Cisco has told siliconrepublic.com that it is working with enterprise resource planning (ERP) giant SAP to create self-thinking enterprise platforms and networks that work seamlessly with platforms from other vendors like Oracle to process the large volumes of data predicted with the advent of radio frequency ID (RFID).
James Wooster, director of application oriented networks (AON) at Cisco EMEA told siliconrepublic.com that the company is at phase three of developing the first network-embedded intelligent message routing system for applications.
AON, Wooster explained, is a network-embedded device in the form of a blade server that natively understands the context and content of application messages. It provides message-level services for communication, integration, transformation, visibility and security through the use of distributed configurable policies.
Unlike traditional software-based approaches that lead to escalating complexity and cost as more applications are added, AON exploits the traditional strengths of network to provide a more pervasive, scalable and manageable solution. Businesses, Wooster predicts, would see immediate benefit from lower cost, higher performance and more importantly a whole new and simpler way for implementing network-aware application intelligence.
“Take a typical purchase order in a business. When it is sent over a network it is atomised into thousands of little packets. All AON does is reconstitute these packets into something that is meaningful. What we are proposing to do is get to the stage where the network can make business decisions about where data goes on the network.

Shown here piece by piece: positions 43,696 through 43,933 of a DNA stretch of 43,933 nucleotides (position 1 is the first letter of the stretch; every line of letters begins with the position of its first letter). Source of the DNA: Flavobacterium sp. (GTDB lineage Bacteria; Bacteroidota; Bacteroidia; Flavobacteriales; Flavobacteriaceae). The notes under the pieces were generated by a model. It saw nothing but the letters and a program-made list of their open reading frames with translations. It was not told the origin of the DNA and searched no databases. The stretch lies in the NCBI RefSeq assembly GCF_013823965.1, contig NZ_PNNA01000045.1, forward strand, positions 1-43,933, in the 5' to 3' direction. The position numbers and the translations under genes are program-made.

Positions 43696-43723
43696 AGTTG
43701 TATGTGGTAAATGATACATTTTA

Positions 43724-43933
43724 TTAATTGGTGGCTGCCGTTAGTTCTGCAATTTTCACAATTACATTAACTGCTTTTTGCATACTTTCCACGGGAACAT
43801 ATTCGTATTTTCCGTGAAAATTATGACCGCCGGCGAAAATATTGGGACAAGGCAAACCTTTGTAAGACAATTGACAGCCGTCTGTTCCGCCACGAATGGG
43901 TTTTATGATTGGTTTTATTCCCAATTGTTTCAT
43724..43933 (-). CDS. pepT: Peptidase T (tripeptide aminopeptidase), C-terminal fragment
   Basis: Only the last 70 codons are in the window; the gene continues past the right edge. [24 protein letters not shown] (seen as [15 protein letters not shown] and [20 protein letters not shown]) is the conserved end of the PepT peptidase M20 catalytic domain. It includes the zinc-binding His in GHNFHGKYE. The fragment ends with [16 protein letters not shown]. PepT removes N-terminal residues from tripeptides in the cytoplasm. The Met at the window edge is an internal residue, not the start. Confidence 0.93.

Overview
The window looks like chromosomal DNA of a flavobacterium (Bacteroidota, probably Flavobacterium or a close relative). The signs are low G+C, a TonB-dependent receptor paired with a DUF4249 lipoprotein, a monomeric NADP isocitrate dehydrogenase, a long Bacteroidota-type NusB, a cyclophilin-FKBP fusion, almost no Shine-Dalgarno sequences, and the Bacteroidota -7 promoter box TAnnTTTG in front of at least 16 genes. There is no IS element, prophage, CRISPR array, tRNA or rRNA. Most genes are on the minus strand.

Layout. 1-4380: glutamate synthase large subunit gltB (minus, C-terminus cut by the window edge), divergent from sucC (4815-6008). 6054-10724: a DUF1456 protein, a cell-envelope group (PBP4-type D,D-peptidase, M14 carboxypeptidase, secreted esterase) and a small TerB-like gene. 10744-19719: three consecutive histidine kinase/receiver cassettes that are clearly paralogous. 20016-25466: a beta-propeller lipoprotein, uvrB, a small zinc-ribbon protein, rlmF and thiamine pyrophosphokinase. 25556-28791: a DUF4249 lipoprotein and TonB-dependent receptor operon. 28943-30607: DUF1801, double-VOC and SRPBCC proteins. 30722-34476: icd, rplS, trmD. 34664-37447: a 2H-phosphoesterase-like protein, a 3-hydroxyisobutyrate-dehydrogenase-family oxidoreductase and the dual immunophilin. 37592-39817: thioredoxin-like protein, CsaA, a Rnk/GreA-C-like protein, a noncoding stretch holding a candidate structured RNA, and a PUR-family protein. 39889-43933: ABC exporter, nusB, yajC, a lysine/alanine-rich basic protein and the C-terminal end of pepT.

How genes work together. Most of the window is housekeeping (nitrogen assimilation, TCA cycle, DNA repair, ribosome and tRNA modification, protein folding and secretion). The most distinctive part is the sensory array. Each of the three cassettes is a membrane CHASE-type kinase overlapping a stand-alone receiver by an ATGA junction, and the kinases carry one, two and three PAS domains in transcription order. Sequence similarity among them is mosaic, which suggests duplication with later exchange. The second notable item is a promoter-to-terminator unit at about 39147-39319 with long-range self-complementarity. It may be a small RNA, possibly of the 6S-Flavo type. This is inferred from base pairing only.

“On a system like SAP, the end user bangs in details for a purchase order. But that vital information sits beside loads of ordinary information on the network. What AON does is reconstitute the purchase order to ensure it gets the right priority on the network and ensure that vital actions are taken in the business.”
Wooster says that one of the first applications that Cisco is looking at is the multiple retailer space – firms with a central data centre but multiple warehouses and outlets around the world. “Management typically would have a sort of dashboard alerting them to key business events, such as when a truck leaves a warehouse. With the advent of RFID, the readers for RFID could possibly flood the network with unnecessary data. Because AON is on the network, it looks at various bits of information and decides whether or not it is meaningful. However, it is clever enough to escalate the kind of information that management needs and creates business reports.”
In this way, Wooster explains, a manager in the city of London, for example, would know when a shipment is leaving a warehouse in Singapore to correspond with a particular purchase order he has prioritised by instantaneously sifting through generated RFID data as a pallet passes through the doors of the warehouse.
“Because more and more vendors are adopting XML it is less necessary to build an application proprietary knowledge. That’s an ongoing trend in the integration space. XML is natively understood by AON. In essence, XML is the lingua franca of how applications today talk to each other. AON has the ability to talk to SAP and transform it in such as way that it is understood by a PeopleSoft system,” Wooster concluded.
By John Kennedy